Transformative healthcare interiors that blend creativity and functionality

Transformative healthcare interiors that blend creativity and functionality

This week we are spotlighting the visionary work of registered members who are reshaping the landscape of medical facilities. From ergonomic furniture and barrier free and accessibility considerations to soothing color palettes and inclusive spaces, join us as we explore how design thinking is transforming healthcare interiors into havens of healing on this World Health Day.

From bustling hospitals to serene clinics, the spaces where healthcare is delivered play a significant role in patient comfort, staff morale, and overall healing. Interior Designers are revolutionizing healthcare spaces, blending creativity with functionality to craft environments that promote wellness and healing.

Creativity is a healing force at Marnie’s Studio, SickKids

A padded orange alcove provides a seating nook next to a blue, orange and yellow linear graphic on the wall.

The Marnie's Studio project at Sick Kids Hospital transformed the existing Bear Theater into a multi-purpose art and performance space. The original theatre space resembled a forest with dark colours, murals of forest scenes, and heavy dark drapes that kept daylight out.

Interior Designer: Andrea Langham, ARIDO
Design Firm: Parkin Architects Limited
Project Photographer: Richard Johnson

View the full project here.

ARIDO Award: Institute for Specialized Medicine & Intervention (ISMI)

The Institute for Specialized Medicine and Intervention provides people underserved by the medical community—women, trans and pediatric patients—with compassionate, state-of-the-art treatment. It was important to establish a sense of control for clients in the space, and the exam rooms are designed with adjustable lighting, individual climate control, and elevated finishes to create a therapeutic, rather than medical atmosphere.

Interior Designers: Sara Dagovic, ARIDO; Allison King, ARIDO
Design Team: Susan Chang, ARIDO; Rowena Au Yeung, ARIDO
Design Firm: HOK
Photographer: Langlois Photo

View the full project here.

Community is the healing force in this rehab transitional residence

A room for gathering and socializing with comfortable sofa and warm yellow lounge chairs

CONNECT Communities  is a transitional residence near Hamilton, ON for those recovering from a stroke or acquired brain injuries. Built off their client’s Life Redesign Model, the design team were asked to design a space that resembled a residence more than a medical facility. Their strategy was to create a place for inclusion and seclusion, allowing people to heal within a community of others along the same journey in a comfortable and pleasant environment.

Interior Designer: Patty Clydesdale, ARIDO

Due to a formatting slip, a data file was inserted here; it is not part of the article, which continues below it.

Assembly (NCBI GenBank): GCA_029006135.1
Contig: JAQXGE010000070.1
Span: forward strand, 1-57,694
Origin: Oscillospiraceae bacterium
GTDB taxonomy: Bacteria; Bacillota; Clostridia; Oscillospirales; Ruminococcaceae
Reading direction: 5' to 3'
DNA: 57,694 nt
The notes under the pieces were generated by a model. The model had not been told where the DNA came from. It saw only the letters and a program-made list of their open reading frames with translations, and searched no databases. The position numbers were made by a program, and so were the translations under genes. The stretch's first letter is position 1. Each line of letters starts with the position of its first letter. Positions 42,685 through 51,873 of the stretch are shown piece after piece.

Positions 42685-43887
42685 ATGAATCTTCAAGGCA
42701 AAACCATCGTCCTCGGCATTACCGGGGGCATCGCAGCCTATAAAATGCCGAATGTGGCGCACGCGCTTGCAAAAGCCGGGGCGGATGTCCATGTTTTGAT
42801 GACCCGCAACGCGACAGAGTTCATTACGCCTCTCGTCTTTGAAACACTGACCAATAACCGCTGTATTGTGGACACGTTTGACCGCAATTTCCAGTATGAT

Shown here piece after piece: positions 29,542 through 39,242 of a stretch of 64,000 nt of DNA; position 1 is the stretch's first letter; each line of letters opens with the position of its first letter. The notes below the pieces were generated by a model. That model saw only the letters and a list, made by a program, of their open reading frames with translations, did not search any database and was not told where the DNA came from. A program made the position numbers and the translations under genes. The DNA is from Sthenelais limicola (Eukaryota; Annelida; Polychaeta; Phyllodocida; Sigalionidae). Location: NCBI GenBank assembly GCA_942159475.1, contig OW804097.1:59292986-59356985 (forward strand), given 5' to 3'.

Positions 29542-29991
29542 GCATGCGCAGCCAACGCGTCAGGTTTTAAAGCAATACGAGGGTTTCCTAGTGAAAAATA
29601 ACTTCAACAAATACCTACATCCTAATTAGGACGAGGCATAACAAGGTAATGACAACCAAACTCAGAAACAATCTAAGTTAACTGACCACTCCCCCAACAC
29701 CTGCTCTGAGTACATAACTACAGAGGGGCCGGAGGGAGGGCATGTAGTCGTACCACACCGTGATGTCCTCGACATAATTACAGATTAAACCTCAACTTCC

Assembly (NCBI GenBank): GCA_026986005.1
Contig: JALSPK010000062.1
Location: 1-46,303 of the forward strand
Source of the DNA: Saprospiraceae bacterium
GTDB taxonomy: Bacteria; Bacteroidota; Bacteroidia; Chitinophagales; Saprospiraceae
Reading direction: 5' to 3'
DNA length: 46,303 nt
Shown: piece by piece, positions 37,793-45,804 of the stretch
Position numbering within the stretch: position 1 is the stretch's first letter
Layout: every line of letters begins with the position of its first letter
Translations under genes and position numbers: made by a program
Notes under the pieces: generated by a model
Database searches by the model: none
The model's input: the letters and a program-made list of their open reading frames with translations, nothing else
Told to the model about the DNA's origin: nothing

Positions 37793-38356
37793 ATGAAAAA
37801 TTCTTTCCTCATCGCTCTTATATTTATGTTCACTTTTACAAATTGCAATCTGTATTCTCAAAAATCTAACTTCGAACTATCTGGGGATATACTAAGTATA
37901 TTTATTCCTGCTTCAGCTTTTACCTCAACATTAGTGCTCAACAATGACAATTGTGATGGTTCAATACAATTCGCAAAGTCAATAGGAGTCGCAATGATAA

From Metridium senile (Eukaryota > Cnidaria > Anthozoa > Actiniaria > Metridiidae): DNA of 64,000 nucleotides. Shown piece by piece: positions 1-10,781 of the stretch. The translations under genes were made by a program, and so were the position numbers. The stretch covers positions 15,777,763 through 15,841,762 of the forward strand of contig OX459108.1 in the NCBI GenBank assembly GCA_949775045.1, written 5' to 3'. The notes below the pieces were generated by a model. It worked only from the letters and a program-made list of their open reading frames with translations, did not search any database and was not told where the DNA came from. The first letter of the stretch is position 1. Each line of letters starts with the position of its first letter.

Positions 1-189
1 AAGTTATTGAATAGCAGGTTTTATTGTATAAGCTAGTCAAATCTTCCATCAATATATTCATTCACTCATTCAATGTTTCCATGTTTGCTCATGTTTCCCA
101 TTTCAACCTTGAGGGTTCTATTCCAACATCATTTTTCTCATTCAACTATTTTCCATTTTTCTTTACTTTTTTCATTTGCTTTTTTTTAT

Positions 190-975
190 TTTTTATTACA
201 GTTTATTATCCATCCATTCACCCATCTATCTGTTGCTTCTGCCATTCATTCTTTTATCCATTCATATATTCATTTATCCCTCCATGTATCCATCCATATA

Design Firm: DPAI Architecture Inc.
Photographer: Michael Muraz

View the full project here.

The medicine wheel is a motif in the design of this Health Centre

Tall timber columns and beams welcome everyone into the health centre with a large octagonal skylight at the centre.

The Sioux Lookout Meno Ya Win Health Centre is a hospital built in Sioux Lookout in 2012, and serves a population spread over a large geographical area. Health Centre clients come from 29 First Nations communities spread across Northern Ontario, as well as Sioux Lookout, where there is a non‐Indigenous population with its own rich culture.

With a First Nations associate architect guiding the design team, many important aspects of Indigenous culture were incorporated in the planning and design of the facility. 

Sioux Lookout Meno Ya Win Health Centre
Interior Designer: Taeko Rhodes, ARIDO
Design Team: Ena Kenny, ARIDO
Design Firm: Stantec Architecture
Project Joint Venture: Douglas Cardinal, Douglas Cardinal Architect Inc
Project Photographer: Richard Johnson

View full project here.

Designing healthcare spaces for kids: Introducing a sense of exploration and curiosity

A boy plays with letters on a magnetic wall at the SickKids PlayPark with curved wall columns that resemble trees. Support beams are surounded by green organic forms at their tops to resemble trees with leaves.

What’s it like to design a healthcare space for children? Is it possible to infuse that space with imagination and whimsy, while simultaneously following the practical rules of a healthcare setting, such as infection control, times of operation, and safety? These are the questions that inspired Stantec’s designers to take a unique approach to the redesign of the Women’s Auxiliary Volunteers (WAV) PlayPark at SickKids Hospital in Toronto. 

Interior Designer: Laurena Clark, ARIDO
Design Firm: Stantec Architecture Ltd.
Photographer: Richard Johnson

View the full project here.

More healthcare articles are available on BLOG//ARIDO under the healthcare section.


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